Patta Soundsystem are also a curational force in music—their Instagram page (which boasts close to 50 thousand followers and is updated daily) presents a mix of archival material from iconic moments in music history, such as MC Lyte performing ‘Poor Georgy’ on “In Living Color“ in 1991, or an appearance from D Double E in 2004 from the DVD “Lord Of The Decks Vol. 2” with original material from Patta, such as exclusive images from their merch drop for “Summer Dance Forever” to support the annual dance and theater festival which was impacted by COVID-19, sprinkled throughout.
We caught up with Lee Stuart and Victor Crezée, Patta’s musical director on a sunny afternoon in their office’s courtyard in Amsterdam-West to talk about Patta’s commitment to the underground music scene, working with kindred spirits, and the cross-pollination between different cultural forces.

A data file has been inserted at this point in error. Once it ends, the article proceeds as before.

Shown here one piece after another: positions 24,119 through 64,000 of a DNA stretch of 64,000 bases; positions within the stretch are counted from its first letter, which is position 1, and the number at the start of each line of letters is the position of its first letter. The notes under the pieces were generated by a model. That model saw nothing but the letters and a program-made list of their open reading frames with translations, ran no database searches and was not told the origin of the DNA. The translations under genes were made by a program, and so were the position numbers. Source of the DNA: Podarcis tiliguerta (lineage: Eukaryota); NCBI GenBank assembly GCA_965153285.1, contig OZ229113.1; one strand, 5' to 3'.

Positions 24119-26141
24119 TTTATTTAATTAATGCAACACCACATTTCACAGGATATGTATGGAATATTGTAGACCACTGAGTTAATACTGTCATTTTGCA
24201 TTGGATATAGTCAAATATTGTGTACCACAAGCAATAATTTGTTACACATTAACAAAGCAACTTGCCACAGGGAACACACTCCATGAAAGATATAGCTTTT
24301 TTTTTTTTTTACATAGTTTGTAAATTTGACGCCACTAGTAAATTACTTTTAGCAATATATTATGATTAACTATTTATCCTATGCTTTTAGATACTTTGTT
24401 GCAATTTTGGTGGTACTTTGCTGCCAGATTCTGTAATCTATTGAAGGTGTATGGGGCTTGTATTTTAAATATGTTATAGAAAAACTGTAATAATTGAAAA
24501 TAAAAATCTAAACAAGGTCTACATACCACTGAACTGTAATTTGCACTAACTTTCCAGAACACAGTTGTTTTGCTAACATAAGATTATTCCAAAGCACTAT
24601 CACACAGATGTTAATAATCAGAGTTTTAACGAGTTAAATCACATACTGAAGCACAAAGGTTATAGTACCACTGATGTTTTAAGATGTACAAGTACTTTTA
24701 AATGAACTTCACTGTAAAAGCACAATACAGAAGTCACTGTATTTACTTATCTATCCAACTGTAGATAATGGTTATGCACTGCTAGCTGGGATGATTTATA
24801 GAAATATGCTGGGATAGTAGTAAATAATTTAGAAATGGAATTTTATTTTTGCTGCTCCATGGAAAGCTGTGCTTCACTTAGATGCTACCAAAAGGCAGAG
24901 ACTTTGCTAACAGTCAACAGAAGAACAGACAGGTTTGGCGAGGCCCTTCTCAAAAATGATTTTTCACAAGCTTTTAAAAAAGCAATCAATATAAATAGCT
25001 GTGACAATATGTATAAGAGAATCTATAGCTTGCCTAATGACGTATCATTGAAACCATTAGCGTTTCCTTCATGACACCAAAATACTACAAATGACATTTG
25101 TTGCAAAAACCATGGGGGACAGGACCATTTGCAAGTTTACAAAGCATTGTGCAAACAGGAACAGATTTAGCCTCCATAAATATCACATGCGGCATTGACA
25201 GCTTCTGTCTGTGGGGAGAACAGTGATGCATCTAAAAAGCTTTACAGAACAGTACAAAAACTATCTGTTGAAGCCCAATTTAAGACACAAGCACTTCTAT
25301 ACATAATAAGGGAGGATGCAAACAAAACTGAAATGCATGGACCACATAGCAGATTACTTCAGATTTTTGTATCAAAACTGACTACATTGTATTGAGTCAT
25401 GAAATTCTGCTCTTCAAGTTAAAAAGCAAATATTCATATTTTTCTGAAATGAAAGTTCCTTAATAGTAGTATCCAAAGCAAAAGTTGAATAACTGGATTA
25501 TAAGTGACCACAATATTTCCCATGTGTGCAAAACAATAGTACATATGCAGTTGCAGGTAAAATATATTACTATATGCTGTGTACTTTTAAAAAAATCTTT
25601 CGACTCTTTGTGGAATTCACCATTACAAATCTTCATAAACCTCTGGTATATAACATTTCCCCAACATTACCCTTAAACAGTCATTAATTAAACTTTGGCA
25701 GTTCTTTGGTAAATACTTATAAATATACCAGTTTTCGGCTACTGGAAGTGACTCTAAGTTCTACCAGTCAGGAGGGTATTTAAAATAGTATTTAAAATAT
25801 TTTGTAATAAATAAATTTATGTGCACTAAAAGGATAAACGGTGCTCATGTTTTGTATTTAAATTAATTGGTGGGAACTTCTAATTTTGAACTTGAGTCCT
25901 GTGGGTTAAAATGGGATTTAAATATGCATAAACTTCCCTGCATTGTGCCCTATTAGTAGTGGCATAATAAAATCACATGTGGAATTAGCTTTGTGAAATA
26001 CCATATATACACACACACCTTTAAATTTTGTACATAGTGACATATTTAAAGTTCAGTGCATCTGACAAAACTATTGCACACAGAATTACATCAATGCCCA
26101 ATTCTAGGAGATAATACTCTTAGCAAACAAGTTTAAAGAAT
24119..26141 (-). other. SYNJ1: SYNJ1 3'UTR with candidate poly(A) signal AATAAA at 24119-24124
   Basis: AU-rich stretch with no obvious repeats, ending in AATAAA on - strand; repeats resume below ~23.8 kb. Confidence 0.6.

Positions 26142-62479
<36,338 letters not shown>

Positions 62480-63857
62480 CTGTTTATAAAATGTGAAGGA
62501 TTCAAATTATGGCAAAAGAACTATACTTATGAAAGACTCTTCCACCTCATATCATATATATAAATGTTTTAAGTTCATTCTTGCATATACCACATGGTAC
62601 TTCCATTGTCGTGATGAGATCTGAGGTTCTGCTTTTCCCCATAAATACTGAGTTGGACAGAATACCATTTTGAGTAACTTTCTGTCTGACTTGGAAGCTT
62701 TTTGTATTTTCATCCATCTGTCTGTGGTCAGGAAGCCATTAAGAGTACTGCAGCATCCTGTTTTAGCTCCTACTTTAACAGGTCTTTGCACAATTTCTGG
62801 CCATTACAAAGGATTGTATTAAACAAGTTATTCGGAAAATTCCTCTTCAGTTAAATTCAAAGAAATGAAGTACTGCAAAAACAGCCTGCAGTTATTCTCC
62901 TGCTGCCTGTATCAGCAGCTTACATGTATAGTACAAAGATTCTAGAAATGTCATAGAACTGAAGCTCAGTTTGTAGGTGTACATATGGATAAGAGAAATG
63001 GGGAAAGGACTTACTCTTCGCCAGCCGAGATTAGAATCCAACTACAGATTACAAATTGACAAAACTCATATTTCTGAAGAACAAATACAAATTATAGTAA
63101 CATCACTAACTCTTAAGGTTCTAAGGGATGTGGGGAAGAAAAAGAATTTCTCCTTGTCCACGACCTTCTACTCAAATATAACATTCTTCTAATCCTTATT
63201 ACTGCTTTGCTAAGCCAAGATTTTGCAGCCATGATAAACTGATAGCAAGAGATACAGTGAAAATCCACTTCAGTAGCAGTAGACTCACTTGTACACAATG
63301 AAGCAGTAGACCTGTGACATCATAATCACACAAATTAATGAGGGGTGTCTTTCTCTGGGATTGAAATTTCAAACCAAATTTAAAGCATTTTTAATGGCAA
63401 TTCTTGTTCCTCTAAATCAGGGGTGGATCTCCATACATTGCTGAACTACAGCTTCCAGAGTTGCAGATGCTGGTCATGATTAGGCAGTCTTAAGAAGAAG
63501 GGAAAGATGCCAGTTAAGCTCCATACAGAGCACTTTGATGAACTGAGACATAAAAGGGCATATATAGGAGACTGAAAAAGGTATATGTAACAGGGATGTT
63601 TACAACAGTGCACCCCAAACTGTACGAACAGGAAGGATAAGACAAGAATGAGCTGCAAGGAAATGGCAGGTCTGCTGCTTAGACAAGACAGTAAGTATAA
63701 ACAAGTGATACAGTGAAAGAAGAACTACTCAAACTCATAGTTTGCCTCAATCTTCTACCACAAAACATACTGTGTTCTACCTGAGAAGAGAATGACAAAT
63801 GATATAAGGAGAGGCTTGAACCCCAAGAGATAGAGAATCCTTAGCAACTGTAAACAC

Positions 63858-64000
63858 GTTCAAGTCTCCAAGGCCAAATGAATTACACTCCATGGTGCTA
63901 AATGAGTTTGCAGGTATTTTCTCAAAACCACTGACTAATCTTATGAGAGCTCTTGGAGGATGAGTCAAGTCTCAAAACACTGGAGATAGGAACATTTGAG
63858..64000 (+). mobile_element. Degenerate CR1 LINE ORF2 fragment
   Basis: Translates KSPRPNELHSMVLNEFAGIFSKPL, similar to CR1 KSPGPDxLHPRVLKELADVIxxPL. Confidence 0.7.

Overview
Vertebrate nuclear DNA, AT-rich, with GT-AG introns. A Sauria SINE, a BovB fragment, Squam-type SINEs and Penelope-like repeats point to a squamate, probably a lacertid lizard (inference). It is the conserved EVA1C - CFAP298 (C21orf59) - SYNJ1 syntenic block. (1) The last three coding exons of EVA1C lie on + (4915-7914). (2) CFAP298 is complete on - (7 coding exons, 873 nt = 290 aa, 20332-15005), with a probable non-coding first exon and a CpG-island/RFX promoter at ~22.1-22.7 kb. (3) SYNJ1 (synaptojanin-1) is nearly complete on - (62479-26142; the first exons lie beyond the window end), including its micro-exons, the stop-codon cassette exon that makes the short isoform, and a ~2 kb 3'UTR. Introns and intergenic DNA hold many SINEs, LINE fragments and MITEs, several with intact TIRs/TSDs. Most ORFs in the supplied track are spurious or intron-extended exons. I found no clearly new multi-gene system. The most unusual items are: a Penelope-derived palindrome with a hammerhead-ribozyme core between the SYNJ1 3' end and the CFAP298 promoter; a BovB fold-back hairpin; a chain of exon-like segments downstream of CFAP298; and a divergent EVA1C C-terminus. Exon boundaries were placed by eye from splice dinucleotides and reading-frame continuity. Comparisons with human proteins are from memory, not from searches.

Talk me through Patta Soundsystem’s origins and ethos
Victor: One of the first Patta Soundsystem projects [although it didn’t] have that name yet, was a mix tape that they did in 2005 with 20 songs that were all exclusively made for the shop by Dutch rappers, talking about sneakers. Nowadays, we have the shop on the Zeedijk, but in our old location, we had a skate shop called Ben-G on the ground floor, on the top floor you had Pieter Janssen aka Piet Parra [who has his own eponymous brand], and in the back office there was a famous Amsterdam DJ-slash-radio personality called Mr. Wix. He had a lot of club nights going on, and he was always on the forefront of mixing old and new music, and especially eclectic sounds, like pairing a punk track with a trap song. So, within that building, a lot of people worked together as well–it all happened very organically. Hip hop connected us–we all have a really, really deep-rooted love for it and everything we do [comes from] that hip hop attitude.